How 'Driving Miss Daisy' Became One of the Most Scorned Best Picture Winners Ever

  • Oops!
    Something went wrong.
    Please try again later.
  • Oops!
    Something went wrong.
    Please try again later.
  • Oops!
    Something went wrong.
    Please try again later.
In this article:
  • Oops!
    Something went wrong.
    Please try again later.
  • Oops!
    Something went wrong.
    Please try again later.
  • Oops!
    Something went wrong.
    Please try again later.

Morgan Freeman and Jessica Tandy in ‘Driving Miss Daisy’

“When Driving Miss Motherf—-ing Daisy won Best Picture, that hurt,” director Spike Lee told New York Magazine in 2008. “[But] no one’s talking about Driving Miss Daisy now.” The filmmaker is hardly alone in his disdain for Bruce Beresford’s 1989 Oscar-winning adaptation of the Pulitzer Prize-winning play. And in fact, the few discussions that Daisy inspires nowadays often begin — or end — with a question: Was this the worst Best Picture selection ever made?

The choice caused controversy and skepticism even at the time, with the New York Times asking if the film had a “subtext that summons up a longing for the good old days before the civil rights movement.” And in the 25 years since it was released on Dec. 13, 1989, Daisy’s reputation has hardly improved. So how did the divisive little movie manage to win the most prestigious prize in cinema? And does it deserve the scorn it continues to attract today?

To its producers, Daisy probably didn’t seem like a magnet for controversy: Alfred Uhry’s play, the source material for the movie, debuted off-Broadway in April 1987. Centering on the decades-long relationship between a wealthy, white Southern woman named Daisy and her African-American chauffeur, Hoke, it would run for nearly three years, and win the Pulitzer Prize for Drama in 1988. But Cocoon producers Richard and Lili Zanuck were well ahead of the curve, buying the movie rights almost as soon as the first reviews hit.

Studios were resistant, but eventually the Zanucks persuaded Warner Bros. to green-light the picture. Australian helmer Beresford — who’d recently come off such critically acclaimed dramas as Tender Mercies and Crimes of the Heart — was picked to direct, with Morgan Freeman reprising the role he originated on stage, and veteran actress Jessica Tandy stepping in as Daisy. For the most part, Beresford’s film was warmly received by mainstream critics, with Roger Ebert calling it “a film of great love and patience.” The good notices set the path for Oscar success: At the ceremony in 1989, it won four prizes, including Best Picture and Best Actress for Tandy. 

The film had soft competition in the Best Picture race that year: Its rivals included similarly middlebrow crowd-pleasers like Field Of Dreams and Dead Poets Society. But among the films that missed out were Lee’s firebrand drama Do The Right Thing (which presenter Kim Basinger praised as telling “the biggest truth of all” from the Oscar stage) and Steven Soderbergh’s indie sensation Sex Lies & Videotape. This was a Hollywood in transition, stuck between safer 1980s fare and the Sundance fueled revivals of the 1990s that would come with the arrival of Tarantino & Co. just a few years later.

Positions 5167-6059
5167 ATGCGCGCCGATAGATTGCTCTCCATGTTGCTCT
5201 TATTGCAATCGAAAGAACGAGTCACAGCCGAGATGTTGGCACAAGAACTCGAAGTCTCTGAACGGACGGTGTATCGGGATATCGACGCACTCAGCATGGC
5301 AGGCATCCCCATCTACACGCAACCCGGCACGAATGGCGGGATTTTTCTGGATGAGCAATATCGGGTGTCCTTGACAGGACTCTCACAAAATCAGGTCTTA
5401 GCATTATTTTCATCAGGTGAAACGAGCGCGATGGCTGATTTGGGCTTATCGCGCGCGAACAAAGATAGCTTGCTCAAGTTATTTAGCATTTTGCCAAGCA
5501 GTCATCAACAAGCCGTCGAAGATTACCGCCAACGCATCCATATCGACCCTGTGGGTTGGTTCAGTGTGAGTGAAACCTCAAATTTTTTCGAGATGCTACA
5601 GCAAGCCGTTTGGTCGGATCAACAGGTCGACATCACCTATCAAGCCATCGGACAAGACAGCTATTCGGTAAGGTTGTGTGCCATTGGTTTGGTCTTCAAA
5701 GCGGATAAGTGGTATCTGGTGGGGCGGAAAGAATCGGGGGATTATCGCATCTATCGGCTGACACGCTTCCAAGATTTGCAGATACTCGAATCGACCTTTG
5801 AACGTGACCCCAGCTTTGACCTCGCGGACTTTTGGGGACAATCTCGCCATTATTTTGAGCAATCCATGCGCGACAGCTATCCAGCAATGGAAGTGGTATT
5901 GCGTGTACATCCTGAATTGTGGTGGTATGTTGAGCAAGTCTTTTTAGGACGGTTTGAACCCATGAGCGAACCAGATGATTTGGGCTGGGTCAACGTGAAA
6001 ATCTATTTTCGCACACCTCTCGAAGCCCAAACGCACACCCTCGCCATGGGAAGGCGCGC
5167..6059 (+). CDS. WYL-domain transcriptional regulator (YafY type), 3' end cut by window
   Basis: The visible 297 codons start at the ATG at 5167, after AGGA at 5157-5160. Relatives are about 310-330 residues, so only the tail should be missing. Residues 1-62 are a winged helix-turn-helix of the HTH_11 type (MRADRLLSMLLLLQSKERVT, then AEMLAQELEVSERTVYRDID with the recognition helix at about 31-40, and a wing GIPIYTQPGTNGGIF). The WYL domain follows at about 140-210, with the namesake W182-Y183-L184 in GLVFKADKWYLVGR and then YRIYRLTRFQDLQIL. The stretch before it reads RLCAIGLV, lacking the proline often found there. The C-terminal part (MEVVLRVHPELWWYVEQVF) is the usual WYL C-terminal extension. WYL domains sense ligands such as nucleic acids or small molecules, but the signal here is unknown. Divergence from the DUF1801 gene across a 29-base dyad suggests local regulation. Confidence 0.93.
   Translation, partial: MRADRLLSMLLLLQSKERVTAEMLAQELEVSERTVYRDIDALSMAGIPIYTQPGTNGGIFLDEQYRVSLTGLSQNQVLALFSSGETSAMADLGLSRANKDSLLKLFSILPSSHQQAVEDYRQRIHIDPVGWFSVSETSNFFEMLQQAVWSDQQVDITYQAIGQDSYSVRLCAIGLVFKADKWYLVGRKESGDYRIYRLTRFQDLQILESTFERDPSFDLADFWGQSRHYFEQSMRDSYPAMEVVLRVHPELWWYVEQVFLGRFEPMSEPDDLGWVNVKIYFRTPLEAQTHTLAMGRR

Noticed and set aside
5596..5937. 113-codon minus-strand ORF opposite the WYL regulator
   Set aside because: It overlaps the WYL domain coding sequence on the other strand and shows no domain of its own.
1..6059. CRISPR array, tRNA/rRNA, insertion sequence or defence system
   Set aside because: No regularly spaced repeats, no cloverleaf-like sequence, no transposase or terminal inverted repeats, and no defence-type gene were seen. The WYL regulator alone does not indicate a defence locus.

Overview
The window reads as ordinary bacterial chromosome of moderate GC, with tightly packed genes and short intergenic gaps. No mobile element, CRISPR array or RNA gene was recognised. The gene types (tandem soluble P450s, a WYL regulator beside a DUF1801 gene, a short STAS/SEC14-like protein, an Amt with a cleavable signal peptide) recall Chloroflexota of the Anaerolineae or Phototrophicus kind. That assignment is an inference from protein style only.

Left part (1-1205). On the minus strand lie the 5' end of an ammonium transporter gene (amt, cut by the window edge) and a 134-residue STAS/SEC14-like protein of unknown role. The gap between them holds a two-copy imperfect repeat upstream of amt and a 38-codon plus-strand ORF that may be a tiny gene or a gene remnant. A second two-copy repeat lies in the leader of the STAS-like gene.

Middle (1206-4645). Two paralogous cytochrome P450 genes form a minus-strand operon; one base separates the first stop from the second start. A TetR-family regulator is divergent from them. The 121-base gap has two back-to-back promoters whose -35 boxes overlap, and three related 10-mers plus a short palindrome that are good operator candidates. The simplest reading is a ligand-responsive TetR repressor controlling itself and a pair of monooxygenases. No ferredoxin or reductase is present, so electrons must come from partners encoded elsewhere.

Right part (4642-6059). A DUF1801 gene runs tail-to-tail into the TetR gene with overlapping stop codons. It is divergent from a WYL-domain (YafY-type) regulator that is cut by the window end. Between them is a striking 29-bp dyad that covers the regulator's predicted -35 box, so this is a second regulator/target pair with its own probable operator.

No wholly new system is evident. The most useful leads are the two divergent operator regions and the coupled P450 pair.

Whereas Lee and Soderbergh’s works were blunt-force objects — tackling race and sex head-on — Daisy was decidedly restrained. In fairness, it has its moments of complexity, most notably in the film’s best scene, as Hoke attacks his employer’s hypocrisy over not inviting him to attend a speech by Martin Luther King Jr. But on the whole, it’s a soft-focus, mostly unchallenging Stanley Kramer-esque take on race relations with a simplistic and rose-tinted view of the past, one that rarely lets Freeman or the other Africa-American actors break out of stereotype.

Quite rightly, the African-American community was skeptical of Daisy: Public Enemy attacked the movie on the track “Burn Hollywood Burn,” and the film was skewered more than once on hit TV comedy In Living Color. But it was Lee who led the attack: “[Freeman] still plays a subservient role,” the filmmaker told Jet. “The clock is being turned backwards.” (At the time, the Freeman denied that he was “evoking nostalgia” with the movie, but would later call the film “a mistake” that led to him being typecast as “noble, wise, dignified.”)

Driving Miss Daisy certainly isn’t a great movie: It’s notably lacking in style; Beresford leans on sentimentality too often; the African-American characters are mostly caricatures; and Hans Zimmer’s synth score sounds woefully dated. But it is well-meaning, and that quality may have been the key to its awards-season success.

The Academy Awards have always been a flawed system, but the 1970s and 1980s had seen challenging pictures like The Godfather, The Deer Hunter and Platoon take the top prize. By the time of Daisy’s arrival, though, the tide began to turn, with an emphasis on feel-good, big-message movies. Driving Miss Daisy can be seen as a precursor to the kind of comforting, uplift-above-all-else, self-congratulatory Best Picture winners that were to come, when Dances With Wolves could beat Goodfellas, Forrest Gump defeat Pulp Fiction, and Crash win out over Brokeback Mountain.

There had been curious choices for Best Picture before, but Driving Miss Daisy's win arguably stands as the moment when voters began to pick symbolic choices over true cinematic classics. So Daisy's poor reputation remains intact — in part because of its own flaws, and in part because of the high-minded, low-risk movies that came in its wake. 

Watch a trailer for Driving Miss Daisy:

Photo credits: Everett